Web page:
I like using blue. I then trace out the letters SNW for the kids to cut out. If you have more time you can get them to trace it out or have them design their own letters.
Using a circle template we then trace and cut out the snowman head.
The original design had scarves for the snowman but I found them hard for the kids to manipulate so we use hats. I take some fleece fabric and sew it into a long tube on the machine. I then cut it into sections.
The kids take a piece of yarn and tie off the top of the hat, roll up a brim, and slip onto the head on an angle. Using tacky glue secure into place.
We then cut out 2 eyes out of black paper. Using a white crayon make a little highlight line in each eye.
Glue into place ensuring the highlight is in the same position for each eye.
Using disk tempera, paint on some rosy cheeks.
When the cheeks have dried use a sharpie to draw in a crooked smile.
Cut a carrot nose from orange paper, craft foam or painted paper. Using a sharpie draw a few lines on your carrot.
Glue into place.
Make a hanger with a loop of ribbon and tape into place at the top of the S. Then tape a longer piece of ribbon at the bottom of the S for hanging the rest of the letters on. You may wonder why I didn't just use one long piece for the whole thing but I find the ribbon distracts from the S letter so I like it better this way.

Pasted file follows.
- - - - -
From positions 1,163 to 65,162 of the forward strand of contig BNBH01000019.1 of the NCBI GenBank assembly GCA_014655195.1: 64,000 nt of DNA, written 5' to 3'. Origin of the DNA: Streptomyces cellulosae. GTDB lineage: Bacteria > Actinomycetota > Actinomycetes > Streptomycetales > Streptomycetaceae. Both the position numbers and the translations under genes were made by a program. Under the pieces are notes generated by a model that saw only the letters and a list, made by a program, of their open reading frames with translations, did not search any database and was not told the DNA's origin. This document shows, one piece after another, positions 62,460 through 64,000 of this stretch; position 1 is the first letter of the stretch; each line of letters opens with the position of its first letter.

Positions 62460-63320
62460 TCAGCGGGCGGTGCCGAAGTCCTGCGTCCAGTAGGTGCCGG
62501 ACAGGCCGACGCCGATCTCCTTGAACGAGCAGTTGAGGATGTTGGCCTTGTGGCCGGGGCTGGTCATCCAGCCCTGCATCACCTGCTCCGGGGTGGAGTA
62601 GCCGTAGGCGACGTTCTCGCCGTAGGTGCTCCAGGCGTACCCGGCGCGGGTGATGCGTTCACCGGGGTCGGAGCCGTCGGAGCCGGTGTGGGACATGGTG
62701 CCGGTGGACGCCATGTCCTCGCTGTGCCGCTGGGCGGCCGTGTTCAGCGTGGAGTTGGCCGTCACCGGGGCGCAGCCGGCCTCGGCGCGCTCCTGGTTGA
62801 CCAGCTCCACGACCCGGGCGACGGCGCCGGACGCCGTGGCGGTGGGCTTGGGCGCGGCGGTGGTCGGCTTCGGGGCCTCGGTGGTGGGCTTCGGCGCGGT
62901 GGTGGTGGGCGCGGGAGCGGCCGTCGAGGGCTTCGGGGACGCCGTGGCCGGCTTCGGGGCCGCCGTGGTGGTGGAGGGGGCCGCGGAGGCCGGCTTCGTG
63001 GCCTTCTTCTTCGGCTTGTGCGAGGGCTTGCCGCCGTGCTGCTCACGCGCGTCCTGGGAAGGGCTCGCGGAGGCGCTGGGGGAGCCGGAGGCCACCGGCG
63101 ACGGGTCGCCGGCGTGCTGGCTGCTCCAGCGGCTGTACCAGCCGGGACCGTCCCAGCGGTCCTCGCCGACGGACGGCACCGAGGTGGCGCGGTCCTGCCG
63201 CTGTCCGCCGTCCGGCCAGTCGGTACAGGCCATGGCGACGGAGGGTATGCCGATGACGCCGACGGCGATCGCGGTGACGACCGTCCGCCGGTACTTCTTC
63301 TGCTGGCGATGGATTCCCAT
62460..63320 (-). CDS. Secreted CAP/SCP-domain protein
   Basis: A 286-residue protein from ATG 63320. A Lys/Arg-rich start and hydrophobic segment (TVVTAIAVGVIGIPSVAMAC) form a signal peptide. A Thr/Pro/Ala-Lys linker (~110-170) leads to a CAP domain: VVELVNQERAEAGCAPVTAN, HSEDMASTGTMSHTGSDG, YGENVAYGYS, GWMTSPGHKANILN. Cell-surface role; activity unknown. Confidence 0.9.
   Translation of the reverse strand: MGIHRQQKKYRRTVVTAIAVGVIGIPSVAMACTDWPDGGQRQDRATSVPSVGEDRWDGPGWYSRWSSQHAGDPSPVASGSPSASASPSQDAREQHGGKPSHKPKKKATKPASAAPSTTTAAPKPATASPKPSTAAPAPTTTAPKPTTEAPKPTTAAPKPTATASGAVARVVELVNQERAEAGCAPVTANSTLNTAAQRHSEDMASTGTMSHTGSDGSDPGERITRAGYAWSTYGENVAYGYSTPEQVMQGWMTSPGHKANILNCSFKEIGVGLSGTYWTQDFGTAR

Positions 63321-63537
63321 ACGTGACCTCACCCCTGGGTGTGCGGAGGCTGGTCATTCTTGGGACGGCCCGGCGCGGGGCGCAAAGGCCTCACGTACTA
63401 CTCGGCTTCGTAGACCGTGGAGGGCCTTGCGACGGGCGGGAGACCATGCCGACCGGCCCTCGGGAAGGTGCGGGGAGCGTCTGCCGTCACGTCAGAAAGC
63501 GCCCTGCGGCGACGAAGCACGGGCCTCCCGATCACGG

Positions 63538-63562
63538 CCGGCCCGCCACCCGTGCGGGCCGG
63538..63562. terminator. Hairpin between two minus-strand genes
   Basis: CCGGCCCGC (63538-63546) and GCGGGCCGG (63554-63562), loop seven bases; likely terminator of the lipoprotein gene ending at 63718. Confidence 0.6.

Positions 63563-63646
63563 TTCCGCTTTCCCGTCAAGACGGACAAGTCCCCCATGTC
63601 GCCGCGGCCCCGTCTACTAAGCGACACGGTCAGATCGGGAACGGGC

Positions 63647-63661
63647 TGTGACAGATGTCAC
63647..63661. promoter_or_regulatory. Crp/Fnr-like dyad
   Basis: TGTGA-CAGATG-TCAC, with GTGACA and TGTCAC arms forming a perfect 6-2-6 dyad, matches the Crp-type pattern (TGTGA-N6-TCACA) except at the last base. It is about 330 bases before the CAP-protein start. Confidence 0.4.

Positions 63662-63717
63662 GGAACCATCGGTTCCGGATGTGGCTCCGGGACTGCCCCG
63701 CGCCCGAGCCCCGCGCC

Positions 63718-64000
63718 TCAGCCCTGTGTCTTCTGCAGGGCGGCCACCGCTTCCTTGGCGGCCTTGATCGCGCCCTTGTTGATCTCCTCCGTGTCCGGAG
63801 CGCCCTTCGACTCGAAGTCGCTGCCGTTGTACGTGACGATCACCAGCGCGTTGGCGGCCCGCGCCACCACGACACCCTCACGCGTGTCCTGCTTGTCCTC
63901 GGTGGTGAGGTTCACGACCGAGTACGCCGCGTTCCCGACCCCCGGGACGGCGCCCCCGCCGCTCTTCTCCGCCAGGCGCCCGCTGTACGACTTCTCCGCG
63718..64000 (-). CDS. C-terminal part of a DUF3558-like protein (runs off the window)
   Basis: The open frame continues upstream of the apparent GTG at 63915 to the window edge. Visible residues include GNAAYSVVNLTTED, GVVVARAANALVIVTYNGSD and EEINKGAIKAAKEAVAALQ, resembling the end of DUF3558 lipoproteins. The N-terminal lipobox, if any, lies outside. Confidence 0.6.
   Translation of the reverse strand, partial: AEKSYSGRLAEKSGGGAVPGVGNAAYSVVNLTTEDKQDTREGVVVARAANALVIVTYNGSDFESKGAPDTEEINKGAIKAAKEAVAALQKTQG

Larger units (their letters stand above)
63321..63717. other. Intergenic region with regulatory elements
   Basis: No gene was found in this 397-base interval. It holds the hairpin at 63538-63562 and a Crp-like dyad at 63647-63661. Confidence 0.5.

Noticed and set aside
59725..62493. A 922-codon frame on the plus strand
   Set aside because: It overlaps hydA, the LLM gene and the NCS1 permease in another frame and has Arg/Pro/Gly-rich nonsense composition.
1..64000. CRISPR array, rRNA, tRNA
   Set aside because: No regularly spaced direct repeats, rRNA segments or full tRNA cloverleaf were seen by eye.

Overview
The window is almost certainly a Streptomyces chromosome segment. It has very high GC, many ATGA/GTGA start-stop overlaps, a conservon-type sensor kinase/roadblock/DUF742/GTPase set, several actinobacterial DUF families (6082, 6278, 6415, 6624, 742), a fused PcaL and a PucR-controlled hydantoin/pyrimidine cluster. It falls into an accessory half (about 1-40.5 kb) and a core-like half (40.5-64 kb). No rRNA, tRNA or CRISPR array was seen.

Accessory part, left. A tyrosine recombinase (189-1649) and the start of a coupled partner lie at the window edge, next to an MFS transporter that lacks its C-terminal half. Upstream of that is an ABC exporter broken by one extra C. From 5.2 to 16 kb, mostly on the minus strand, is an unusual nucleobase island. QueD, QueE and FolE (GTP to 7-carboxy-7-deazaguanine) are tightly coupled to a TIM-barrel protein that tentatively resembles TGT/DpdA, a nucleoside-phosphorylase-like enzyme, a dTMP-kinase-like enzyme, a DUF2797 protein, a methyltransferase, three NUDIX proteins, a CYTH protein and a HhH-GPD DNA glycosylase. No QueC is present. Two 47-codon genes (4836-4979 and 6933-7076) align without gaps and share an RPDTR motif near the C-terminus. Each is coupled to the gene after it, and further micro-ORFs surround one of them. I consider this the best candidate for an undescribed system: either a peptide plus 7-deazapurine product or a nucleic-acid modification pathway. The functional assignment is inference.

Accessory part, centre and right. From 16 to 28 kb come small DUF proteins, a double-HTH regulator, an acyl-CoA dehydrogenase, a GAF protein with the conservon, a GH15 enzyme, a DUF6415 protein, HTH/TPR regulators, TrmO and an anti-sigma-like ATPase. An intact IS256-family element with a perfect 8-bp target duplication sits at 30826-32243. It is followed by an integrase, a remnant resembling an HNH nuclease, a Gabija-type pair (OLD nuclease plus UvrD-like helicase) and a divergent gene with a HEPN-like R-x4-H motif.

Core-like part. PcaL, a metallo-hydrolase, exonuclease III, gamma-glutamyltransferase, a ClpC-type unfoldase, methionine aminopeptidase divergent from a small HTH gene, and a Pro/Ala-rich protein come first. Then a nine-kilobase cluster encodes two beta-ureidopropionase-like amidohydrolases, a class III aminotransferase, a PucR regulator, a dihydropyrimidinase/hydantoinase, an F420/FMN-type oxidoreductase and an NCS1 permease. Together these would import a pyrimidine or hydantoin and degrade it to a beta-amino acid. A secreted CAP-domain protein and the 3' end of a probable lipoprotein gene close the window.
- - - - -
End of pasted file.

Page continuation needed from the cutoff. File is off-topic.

We staple the top of the snowman hat to the bottom of the N to keep it balanced otherwise the snowman flops over and the banner doesn't hang right.
We also tie on a Christmas bell at the end. I find these at Wal-mart, 21 bells for $6.00, in the Holiday section.
That's it, a great little door banner that is easy to make, perfect for our Craft Day.
Give it a try.
Wednesday, November 24, 2010
Easy Angel Carolers
This is a very easy Angel Caroler that we did last year as part of our "Christmas Craft Day". (150 kids, 1 morning, 12 crafts)
This year Kindergarten is making them and I thought I'd share it with you.
I apologize for not letting the glue dry before the photos but I'm fighting for the light....not much time after school to photograph before it's dark!